“DH creates the chance to re-create, re-present, and re-interpret”
Ravinithesh Annapureddy is a second-year student in the Master of Science in Digital Humanities (DH Master) program, offered by the Digital Humanities Institute (DHI) in EPFL’s College of Humanities. As part of the DHI’s ‘Student stories’ series, Ravinithesh describes his experience in the program, and what inspired him to enter this exciting emerging interdisciplinary field.
Ravinithesh Annapureddy earned his bachelor’s degree in computer science and engineering at the Mahindra Ecole Centrale in Hyderabad, India, before working for two years in Tokyo as a data scientist. As part of his DH Master, Ravinithesh has recently started an internship at Paris’s National Institute of Art History, within the framework of the research program Richelieu: Histoire du quartier. He is curating data from the city’s historical directory, and will eventually migrate it to a public data repository.
Ravinithesh emphasizes that the common conception of digital humanities (DH) as the humanities viewed through a computer science lens “is only half the story.” “The other half, which I feel lacks prominence, is viewing computer science technologies through a humanities prism,” he says.
CDH DHI: Why did you choose the DH Master program at EPFL?
Ravinithesh Annapureddy: I have been interested in the humanities for a long time; especially in media, and social and political science. While I had to pursue engineering in computer science for my bachelor's, I also took all the social sciences and humanities courses offered at the university.
The DH Master program at EPFL was a perfect opportunity to bring together things that are close to my heart (i.e., the humanities) and those close to my brain (computer science) that I learned and practiced as a data scientist. EPFL leads research in this field, and Switzerland is a beautiful place to live.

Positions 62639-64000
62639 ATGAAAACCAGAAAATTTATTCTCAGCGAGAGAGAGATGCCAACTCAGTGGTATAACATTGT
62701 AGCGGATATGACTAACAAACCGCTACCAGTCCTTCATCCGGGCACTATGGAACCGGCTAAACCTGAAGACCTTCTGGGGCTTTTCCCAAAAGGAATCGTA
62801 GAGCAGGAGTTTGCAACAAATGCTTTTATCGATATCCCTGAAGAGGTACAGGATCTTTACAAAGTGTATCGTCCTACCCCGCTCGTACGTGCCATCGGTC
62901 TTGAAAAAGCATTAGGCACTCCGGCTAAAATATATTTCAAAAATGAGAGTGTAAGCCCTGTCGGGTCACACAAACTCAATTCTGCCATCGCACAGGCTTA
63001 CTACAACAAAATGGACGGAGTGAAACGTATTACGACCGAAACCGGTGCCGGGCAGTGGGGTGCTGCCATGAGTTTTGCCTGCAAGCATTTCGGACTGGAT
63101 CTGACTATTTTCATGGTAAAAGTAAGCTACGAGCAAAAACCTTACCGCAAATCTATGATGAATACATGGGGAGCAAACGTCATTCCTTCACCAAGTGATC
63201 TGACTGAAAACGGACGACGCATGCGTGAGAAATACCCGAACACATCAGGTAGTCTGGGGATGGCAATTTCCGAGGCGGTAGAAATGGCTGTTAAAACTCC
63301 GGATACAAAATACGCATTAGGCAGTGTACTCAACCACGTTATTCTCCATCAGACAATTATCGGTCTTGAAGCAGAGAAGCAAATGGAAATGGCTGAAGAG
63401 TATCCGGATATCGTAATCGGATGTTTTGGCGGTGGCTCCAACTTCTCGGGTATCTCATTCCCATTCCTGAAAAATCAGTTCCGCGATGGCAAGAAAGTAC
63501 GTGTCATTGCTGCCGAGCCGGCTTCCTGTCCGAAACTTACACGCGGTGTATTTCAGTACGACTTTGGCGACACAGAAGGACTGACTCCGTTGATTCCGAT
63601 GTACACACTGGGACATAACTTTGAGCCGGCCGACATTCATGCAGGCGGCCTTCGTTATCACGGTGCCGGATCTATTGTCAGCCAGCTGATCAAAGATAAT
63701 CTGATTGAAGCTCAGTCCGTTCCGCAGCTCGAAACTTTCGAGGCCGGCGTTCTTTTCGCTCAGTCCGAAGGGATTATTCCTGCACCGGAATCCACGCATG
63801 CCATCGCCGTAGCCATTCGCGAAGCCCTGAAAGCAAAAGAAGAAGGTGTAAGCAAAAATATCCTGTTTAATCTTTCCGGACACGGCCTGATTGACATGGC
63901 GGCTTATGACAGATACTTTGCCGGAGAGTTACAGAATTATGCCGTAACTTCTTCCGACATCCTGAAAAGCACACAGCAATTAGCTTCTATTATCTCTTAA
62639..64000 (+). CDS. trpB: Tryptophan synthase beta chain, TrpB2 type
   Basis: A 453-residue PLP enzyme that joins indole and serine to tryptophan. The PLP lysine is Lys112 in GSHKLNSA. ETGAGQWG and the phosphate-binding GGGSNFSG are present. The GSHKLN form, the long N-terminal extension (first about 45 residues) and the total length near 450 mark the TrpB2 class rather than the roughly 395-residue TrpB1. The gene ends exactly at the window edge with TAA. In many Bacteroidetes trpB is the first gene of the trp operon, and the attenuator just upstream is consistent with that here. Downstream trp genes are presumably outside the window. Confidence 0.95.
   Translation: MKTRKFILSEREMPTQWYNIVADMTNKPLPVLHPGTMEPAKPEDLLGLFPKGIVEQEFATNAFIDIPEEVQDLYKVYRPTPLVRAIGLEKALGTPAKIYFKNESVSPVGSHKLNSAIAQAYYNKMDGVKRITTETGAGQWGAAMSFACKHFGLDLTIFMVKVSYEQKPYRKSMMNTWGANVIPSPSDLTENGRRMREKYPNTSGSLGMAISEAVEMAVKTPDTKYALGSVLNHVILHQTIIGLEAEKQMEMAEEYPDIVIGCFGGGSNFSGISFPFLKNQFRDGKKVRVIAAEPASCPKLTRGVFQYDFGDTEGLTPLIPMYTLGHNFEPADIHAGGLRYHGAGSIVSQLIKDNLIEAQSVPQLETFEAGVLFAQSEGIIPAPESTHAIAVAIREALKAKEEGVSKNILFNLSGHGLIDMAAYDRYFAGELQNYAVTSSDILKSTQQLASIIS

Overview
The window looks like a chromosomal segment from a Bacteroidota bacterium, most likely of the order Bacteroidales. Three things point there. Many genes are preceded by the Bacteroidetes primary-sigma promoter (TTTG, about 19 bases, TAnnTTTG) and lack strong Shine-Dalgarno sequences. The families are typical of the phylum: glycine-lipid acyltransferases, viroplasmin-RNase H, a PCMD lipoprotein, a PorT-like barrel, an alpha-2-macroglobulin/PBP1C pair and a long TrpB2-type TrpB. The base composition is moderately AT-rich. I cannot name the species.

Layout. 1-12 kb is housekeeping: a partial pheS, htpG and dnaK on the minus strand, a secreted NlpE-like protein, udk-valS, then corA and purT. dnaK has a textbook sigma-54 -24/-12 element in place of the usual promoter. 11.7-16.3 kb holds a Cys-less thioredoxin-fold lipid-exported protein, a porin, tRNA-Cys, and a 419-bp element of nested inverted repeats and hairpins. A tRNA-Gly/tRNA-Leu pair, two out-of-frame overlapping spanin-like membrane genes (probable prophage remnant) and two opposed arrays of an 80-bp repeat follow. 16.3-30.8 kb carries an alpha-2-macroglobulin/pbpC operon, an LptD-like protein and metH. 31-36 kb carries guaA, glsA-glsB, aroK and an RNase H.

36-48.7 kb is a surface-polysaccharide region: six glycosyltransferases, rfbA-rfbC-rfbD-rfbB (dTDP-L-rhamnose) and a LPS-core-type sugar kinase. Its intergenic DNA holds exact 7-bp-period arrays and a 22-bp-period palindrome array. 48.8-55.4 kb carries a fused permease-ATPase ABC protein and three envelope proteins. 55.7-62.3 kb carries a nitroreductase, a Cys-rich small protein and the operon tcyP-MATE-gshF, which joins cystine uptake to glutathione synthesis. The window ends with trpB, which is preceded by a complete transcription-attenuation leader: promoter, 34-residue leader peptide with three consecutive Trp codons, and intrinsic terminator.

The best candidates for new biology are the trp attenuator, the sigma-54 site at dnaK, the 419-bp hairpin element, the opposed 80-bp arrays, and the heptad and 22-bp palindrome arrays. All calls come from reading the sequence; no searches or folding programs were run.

CDH DHI: What have you found most interesting about the DH master program so far, and what have you found most challenging?
RA: The wide range of fields that were introduced with a variety of courses has been an interesting aspect for me, as well as the project-based assessment in all the courses, which gives students a chance to explore our interests.
The challenging part has been coming to grips with concepts in courses like Digital Musicology. I have never had any kind of education in music and it was difficult for me to get started. Although I started the course hesitantly, by the end, I had grown incredibly interested in applying computational methods to questions in music.
CDH DHI: What surprised you most about studying digital humanities?
RA: When working with data, it can be easy to just start looking at the numbers. This might work in some cases, but certainly not with humanities data, which have multiple layers: the activity that creates the data; recording, storing, and transferring the data; consulting the data as a researcher, etc. Thus, it is extremely important to obtain not only numerical results, but also the interpretation and rendition of the data through these layers.
CDH DHI: If you wanted future students to know one thing about digital humanities as a research field, what would it be?
RA: Digital humanities is growing as a field of its own, and many branches of humanities like social and political science, media, and linguistics are coming under its purview. Digital humanities therefore brings recent technological advances to some of the oldest academic disciplines, and this creates a novel chance to re-create, re-present, and re-interpret.